Jesus offers us new life, not just after our bodies die but right now, when we are dead in our sin, deadened by our worries and cares, deadened even to God’s presence in our lives. Jesus offers us the chance to live free of all that. But, to live in that freedom, we need some help.
After Jesus called Lazarus to come out of the tomb, he also had some instructions for the people around him. Jesus told them, “Unbind him, and let him go.” Often we accept that Jesus has a new life to offer us, but the expectations or perceptions of others still bind us. Sometimes, we are the ones who are binding others with our own ideas of who they are or can be. Jesus frees us, but other people need to unbind the trappings of death and let us go. We need to do the same for others who have responded to Jesus’ call to come out of their tombs and take on a new life in Christ. We need to unbind them from our expectations, our memories of who they used to be, our doubts about who they can be different.
We need to be given support and encouragement as we step into the light of Jesus, whether it is the first time or after one of those times when our sinful natures have gotten the better of us. We can’t unbind ourselves. First, we need Jesus to call us out of the tomb, and we need to respond by coming out to him. Then we need the community of Christ to help us unwind all that has bound us.
Today is All Saints Sunday, a day when we remember the saints who now live as members of the cloud of witnesses around us. But, we also honor the saints who walk among us today. We as United Methodists believe that saints are faithful people who have devoted their lives to God’s service. They have allowed their lives to be transformed by the redeeming love of Christ. In response to God’s gift of salvation, they try to live lives worthy of the Gospel, in spite of their human limitations. They know the truth of Paul’s words to the Colossians: that “when you were buried with Christ in baptism, you were also raised with him through faith in the power of God. . . and when you were dead in trespasses . . . God made you alive together with him.” The saints live unbound lives.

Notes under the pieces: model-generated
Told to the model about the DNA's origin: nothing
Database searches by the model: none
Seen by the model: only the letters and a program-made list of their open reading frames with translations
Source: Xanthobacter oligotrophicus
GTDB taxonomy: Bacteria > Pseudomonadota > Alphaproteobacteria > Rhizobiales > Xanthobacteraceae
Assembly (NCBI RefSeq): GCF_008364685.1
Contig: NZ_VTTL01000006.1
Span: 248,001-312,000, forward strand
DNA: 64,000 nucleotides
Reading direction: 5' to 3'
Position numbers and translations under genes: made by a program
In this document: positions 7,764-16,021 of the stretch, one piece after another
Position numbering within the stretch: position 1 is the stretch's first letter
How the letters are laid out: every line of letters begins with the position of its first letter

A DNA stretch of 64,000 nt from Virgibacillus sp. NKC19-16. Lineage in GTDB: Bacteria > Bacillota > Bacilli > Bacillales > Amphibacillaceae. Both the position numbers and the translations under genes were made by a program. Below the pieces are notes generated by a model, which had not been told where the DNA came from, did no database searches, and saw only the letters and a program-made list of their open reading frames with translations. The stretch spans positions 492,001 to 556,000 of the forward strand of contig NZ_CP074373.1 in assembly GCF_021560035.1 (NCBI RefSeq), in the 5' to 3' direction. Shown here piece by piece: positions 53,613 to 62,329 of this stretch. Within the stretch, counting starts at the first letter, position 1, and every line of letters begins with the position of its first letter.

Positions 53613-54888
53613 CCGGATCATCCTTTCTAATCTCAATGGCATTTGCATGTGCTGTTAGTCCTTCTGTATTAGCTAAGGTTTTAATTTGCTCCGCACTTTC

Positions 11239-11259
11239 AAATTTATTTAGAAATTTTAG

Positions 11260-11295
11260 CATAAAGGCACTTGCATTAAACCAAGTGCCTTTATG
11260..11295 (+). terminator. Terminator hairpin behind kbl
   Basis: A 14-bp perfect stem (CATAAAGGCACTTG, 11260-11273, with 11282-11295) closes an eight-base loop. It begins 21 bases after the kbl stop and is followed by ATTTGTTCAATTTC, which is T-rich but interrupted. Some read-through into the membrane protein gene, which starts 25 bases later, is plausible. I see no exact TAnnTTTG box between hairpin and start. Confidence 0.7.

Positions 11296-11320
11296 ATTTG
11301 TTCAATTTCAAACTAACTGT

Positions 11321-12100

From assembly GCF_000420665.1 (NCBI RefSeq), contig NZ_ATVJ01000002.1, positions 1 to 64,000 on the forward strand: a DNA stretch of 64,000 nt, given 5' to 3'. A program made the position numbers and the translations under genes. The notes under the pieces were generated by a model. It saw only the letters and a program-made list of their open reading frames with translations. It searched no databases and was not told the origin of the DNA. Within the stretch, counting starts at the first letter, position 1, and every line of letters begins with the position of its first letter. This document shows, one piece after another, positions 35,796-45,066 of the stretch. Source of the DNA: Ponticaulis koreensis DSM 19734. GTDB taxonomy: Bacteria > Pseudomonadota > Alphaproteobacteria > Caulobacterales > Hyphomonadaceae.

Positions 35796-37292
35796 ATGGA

Zombie movies and TV shows and proms may be popular entertainment, but at heart they are stories of death and enslavement. We have a better story. We have a story of a Savior who brings us freedom and life. We have a Savior who frees us from a life of sin for a life that is aligned with God. We have a Savior who doesn’t seek to control us but gives us his own Spirit to guide us. We have a Savior who offers us eternal life, full of joy and peace, in the arms of God, not only after we die but here and now. The door of our tomb is open. The Savior calls us to come out. A community stands ready to remove our grave clothes, and an unbound life awaits each of us. Amen.
~~ Pastor Carol Williams-Young